You’ve seen this motto since you were in high school. You may have even perfected the training and eating part, but what about sleep? How can it affect your body? How many hours do you need?
In the past few years, a drop in the duration of sleep time has become evident in the population, especially in colleges and among those ages 18 – 39. Whether this is from an increase in video games or a boost in online television streaming, it doesn’t really matter. What does matter is that this sleep deprivation leads to impaired cognitive, metabolic, and hormonal functions.
Stop destroying your body by not sleeping enough.
From a metabolic view, almost all human studies show that sleep deprivation favors an increase in body mass. Not the good kind of mass either – rather, an increase in fat mass. These studies show that this is caused by an increase in appetite. You would think that it would be the opposite, since you’re awake more you burn more calories. However, this isn’t the case. Short sleepers have more time to overeat and also show a preference for fatty foods.
The two hormones that control appetite are leptin and ghrelin. Ghrelin works to stimulate appetite and increases with less sleep. Leptin works in the opposite way, inhibiting appetite and it is decreased with sleep debt. This causes a ravaging system that actually makes you want to eat more. That’s not the whole story though.
Other hormonal changes induced by a lack of sleep occur in the Hypothalamic-Pituitary-Adrenal axis. This leads to two distinct outcomes: increased secretion of cortisol and significant changes to anabolic hormones. As you probably remember, cortisol causes muscle breakdown, fat deposition and even decreased immune function. To optimize muscle growth and performance you want to reduce your overall levels of cortisol. Now, it’s as simple as sleeping.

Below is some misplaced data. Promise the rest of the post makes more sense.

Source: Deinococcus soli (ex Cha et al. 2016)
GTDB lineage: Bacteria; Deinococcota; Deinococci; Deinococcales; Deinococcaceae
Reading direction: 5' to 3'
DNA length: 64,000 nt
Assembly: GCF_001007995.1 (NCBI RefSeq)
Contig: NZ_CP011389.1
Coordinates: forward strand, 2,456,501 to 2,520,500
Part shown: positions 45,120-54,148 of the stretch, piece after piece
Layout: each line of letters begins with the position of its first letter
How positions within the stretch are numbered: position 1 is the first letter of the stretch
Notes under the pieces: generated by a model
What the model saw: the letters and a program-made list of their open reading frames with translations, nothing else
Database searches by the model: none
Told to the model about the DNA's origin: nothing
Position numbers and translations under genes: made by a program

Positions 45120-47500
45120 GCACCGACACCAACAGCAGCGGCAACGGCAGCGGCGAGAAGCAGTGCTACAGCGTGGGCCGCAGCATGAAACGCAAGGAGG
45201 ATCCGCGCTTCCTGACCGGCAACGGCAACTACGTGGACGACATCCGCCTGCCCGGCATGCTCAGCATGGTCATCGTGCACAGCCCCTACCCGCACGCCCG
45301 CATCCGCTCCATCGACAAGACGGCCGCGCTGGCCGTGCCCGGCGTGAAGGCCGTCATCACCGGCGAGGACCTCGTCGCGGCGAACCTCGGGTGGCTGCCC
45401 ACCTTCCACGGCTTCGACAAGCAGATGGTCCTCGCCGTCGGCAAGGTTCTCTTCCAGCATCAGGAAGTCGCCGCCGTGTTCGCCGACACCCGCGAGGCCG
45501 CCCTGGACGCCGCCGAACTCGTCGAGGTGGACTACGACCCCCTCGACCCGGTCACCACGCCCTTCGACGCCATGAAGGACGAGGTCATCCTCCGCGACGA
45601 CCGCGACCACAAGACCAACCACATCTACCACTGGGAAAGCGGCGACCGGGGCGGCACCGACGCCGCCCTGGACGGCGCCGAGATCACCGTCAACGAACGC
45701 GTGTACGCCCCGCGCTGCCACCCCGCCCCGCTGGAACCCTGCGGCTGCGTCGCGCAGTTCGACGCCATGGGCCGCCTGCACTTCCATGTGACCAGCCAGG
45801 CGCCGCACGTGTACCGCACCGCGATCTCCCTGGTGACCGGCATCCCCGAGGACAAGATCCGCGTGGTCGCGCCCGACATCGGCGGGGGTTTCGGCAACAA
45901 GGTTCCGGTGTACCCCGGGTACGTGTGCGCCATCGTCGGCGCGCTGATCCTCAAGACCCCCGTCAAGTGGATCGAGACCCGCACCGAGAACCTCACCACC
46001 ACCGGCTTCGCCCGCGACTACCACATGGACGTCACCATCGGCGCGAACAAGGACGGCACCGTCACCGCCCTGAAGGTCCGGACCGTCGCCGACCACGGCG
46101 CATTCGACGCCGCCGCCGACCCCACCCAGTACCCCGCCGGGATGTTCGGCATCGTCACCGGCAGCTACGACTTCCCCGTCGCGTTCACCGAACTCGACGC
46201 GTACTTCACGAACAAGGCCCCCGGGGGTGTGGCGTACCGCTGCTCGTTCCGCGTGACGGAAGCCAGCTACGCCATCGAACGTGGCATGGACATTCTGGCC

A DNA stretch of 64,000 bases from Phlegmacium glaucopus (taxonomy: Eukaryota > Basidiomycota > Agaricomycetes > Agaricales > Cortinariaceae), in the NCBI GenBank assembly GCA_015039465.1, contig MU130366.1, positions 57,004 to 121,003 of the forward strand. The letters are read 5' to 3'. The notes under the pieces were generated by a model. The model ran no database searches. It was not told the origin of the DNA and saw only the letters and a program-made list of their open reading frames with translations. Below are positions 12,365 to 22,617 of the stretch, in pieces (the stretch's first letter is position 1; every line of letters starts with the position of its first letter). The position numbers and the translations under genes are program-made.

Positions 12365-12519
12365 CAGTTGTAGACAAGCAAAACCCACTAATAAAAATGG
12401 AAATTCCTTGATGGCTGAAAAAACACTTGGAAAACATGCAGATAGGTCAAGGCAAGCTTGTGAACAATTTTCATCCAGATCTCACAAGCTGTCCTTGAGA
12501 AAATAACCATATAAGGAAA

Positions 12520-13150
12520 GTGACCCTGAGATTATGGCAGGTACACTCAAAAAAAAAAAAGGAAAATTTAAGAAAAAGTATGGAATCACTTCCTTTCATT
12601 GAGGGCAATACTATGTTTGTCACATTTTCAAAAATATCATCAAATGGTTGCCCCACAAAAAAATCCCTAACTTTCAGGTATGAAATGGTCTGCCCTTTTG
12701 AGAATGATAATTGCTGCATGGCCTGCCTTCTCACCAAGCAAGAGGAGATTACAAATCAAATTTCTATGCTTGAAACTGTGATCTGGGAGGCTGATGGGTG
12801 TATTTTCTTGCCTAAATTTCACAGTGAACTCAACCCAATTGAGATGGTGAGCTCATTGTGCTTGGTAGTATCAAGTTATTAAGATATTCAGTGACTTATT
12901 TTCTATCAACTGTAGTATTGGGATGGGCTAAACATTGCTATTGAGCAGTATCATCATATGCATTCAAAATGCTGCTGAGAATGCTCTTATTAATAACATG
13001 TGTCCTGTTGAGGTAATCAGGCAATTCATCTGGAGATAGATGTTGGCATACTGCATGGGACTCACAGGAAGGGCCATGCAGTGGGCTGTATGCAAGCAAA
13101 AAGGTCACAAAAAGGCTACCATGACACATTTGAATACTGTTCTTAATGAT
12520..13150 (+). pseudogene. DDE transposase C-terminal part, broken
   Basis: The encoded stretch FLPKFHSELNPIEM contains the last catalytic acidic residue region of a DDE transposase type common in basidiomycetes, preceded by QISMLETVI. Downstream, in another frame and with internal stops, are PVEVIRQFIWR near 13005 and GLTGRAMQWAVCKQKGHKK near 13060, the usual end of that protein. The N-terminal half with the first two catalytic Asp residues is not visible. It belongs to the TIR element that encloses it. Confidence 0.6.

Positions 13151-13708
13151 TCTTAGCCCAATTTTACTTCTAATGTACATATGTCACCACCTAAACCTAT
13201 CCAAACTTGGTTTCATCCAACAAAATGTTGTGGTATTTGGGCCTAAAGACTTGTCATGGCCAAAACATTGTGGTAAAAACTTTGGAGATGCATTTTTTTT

Insulin resistance has been reported in young people with sleep deprivation. Furthermore, IGF-1 is rapidly reduced under conditions of sleep deprivation. This creates a catabolic atmosphere. One study showed that subjects on a 14-day diet had similar reductions in body mass as those who slept 5.5 hours per night. However, the subjects who slept 5.5 hours had a much higher loss of muscle mass, as much as 60%. This tells us that muscle mass is regulated by a distinct pattern of hormones and requires sleep to maintain itself.
Sleep plays an important role in muscle recovery, whether the damaged is caused by exercise or injury. Sleep debt damages the muscle by an increase in protein degradation (muscle mass) which helps muscles to shrink, not grow.
The Muscle Clock
Muscle, much like every other tissue in the body, has circadian rhythms. Circadian rhythms are oscillations in biological processes over a 24 hour period. These oscillations are important because they allow you to anticipate changes in the environment.
These rhythms modulate the expression of a huge number of genes in skeletal muscle, many of which aid in muscle recovery and protein synthesis. The rhythms may be synced by cues such as light, time of feeding, and time of activity. However, if the rhythms are disrupted or asynchronous, it can cause major problems. This leads us back to not sleeping enough. When you shift your biological clock by going to bed at 2am instead of the normal 11pm, your body tries to adjust. Now, if you were to continue that pattern it would adjust normally within a week or two, but if you have a sporadic sleep schedule the body can’t resynchronize. It’s like having jet lag all the time. Basically, you’ll feel like shit.